Not genetically engineeredNot grown/raised in a confined animal feeding operation (CAFO)
Contains no added growth hormones, antibiotics, or other drugsGrown/raised with the laws of nature in mind (meaning animals are fed their native diets, not a mix of grains and animal byproducts, and have free access to the outdoors)
Contains no preservatives, artificial sweeteners, or artificial anythingGrown/raised sustainably (using minimal amounts of water, protecting the soil from burnout, and turning animal wastes into natural fertilizers instead of environmental pollutants)

Wednesday, August 21, 2013

Snacks to Pack While Traveling

These foods can be packed in your bag and carried right on the bus with you. They are quick and easy snack ideas.
  • Whole grain crackers
  • Pretzels
  • Fresh fruit (apples, oranges, etc)
  • Bagel
  • Granola Bars
  • Granola
  • Nuts (almonds, cashews, etc)
  • Baked tortilla chips
  • Whole grain Fig Newtons
  • Banana chips 
If you have a cooler on board these foods can also provide the healthy snack you are craving.
  • Cheese stick
  • Yogurt
  • Baby carrots
  • Celery sticks (with peanut butter, if desired)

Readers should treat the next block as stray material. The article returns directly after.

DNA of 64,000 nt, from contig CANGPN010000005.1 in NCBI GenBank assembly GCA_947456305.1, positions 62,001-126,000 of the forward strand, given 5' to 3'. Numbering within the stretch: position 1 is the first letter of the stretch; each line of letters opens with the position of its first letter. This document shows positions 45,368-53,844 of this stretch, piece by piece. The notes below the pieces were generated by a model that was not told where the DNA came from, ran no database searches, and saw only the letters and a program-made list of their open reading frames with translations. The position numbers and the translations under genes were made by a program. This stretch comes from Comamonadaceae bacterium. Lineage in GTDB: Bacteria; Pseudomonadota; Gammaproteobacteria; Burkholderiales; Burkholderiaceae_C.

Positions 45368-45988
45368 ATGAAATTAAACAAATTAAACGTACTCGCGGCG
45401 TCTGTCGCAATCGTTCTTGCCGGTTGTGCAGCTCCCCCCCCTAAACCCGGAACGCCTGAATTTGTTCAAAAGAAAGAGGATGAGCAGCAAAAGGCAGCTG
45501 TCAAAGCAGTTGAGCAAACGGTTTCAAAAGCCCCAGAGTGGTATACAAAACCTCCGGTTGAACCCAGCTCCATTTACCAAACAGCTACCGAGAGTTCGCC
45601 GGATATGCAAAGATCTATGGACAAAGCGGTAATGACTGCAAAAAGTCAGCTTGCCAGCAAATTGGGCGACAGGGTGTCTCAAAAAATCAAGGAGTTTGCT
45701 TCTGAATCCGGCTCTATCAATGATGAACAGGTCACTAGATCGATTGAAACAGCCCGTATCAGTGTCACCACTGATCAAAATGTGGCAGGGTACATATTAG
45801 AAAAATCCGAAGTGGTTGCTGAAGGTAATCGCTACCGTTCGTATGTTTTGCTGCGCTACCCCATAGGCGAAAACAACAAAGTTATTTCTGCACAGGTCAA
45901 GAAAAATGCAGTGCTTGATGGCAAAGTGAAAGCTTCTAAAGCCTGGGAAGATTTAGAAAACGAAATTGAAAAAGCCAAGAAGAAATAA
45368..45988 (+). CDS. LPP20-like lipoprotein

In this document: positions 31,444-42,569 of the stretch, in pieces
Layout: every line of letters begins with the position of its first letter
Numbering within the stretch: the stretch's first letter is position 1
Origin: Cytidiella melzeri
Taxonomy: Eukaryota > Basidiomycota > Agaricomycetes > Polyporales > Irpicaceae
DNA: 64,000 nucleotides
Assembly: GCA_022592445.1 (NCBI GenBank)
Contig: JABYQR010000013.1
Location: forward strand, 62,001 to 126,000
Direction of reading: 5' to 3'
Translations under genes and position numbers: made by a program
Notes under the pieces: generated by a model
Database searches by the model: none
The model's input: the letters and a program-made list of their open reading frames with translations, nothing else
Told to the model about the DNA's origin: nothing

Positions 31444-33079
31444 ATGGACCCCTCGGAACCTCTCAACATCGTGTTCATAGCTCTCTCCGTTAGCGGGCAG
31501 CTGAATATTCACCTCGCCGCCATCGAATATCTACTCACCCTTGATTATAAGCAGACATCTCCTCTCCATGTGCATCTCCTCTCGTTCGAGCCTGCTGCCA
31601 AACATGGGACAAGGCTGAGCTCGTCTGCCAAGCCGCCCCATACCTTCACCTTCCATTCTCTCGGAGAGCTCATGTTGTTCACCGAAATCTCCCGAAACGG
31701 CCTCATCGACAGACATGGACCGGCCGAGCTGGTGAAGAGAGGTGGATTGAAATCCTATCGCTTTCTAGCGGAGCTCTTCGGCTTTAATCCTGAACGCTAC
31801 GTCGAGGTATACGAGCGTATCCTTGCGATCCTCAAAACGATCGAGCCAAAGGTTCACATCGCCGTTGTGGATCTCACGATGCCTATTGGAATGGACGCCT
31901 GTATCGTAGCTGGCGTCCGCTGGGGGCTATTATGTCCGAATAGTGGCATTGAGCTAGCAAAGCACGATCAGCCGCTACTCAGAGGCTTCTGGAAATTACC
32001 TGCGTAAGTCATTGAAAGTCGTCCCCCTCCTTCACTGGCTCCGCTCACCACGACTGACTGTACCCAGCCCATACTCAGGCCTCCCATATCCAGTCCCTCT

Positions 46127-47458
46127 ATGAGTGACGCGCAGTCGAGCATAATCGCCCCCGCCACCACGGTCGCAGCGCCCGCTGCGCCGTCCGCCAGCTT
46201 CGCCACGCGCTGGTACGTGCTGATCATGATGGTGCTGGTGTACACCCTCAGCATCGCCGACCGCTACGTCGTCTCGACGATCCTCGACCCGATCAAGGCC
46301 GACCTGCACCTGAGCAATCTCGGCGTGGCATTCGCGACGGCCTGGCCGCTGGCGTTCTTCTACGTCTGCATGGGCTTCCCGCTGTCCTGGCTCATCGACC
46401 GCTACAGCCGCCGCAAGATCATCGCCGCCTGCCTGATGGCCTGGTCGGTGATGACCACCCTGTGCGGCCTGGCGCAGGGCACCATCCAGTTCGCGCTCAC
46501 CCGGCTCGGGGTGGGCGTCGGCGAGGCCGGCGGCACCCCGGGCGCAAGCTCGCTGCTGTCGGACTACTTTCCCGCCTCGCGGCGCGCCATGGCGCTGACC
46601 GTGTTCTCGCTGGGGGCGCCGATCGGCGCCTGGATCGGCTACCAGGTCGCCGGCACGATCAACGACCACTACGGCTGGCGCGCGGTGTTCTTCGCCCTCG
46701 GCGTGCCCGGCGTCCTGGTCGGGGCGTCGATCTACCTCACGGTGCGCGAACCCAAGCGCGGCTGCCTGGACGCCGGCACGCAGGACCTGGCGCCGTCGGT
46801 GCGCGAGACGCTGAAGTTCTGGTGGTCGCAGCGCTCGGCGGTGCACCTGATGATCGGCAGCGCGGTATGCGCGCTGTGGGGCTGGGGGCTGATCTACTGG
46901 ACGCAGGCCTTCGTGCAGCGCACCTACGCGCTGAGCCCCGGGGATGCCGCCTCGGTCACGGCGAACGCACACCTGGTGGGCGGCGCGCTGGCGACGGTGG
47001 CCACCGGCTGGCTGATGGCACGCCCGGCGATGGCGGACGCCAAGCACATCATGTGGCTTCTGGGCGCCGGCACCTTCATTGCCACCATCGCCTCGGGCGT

• Sliced fresh fruit 
Guest Blogger: Duncan Anderson, USD Dietetic Intern

Monday, August 19, 2013

Trouble making a grocery list?

Eating a variety of foods will help ensure you are meeting your vitamin and mineral needs.
Here are some suggestions to add to your "usual" grocery list.

  • chicken breasts
  • sliced turkey
  • canned tuna
  • lean ground beef
  • eggs
  • peanut butter
  • canned beans
  • nuts
  • bread, bagels, and English muffins
  • cereal
  • rice, pasta
  • potatoes
  • corn, peas
  • crackers, pretzels, popcorn
  • snack bars
  • milk
  • yogurt
  • cheese
  • cottage cheese
  • tomato or V8 juice
  • tomato sauce
  • salsa
  • frozen mixed vegetables
  • carrots
  • broccoli
  • onions
  • garlic
  • apples
  • bananas
  • oranges or orange juice
  • pineapple
  • pears
  • peaches
  • raisins
  • olive or canola oil
  • butter
  • jam, jelly, honey
  • salad dressing
  • salt and pepper
  • cinnamon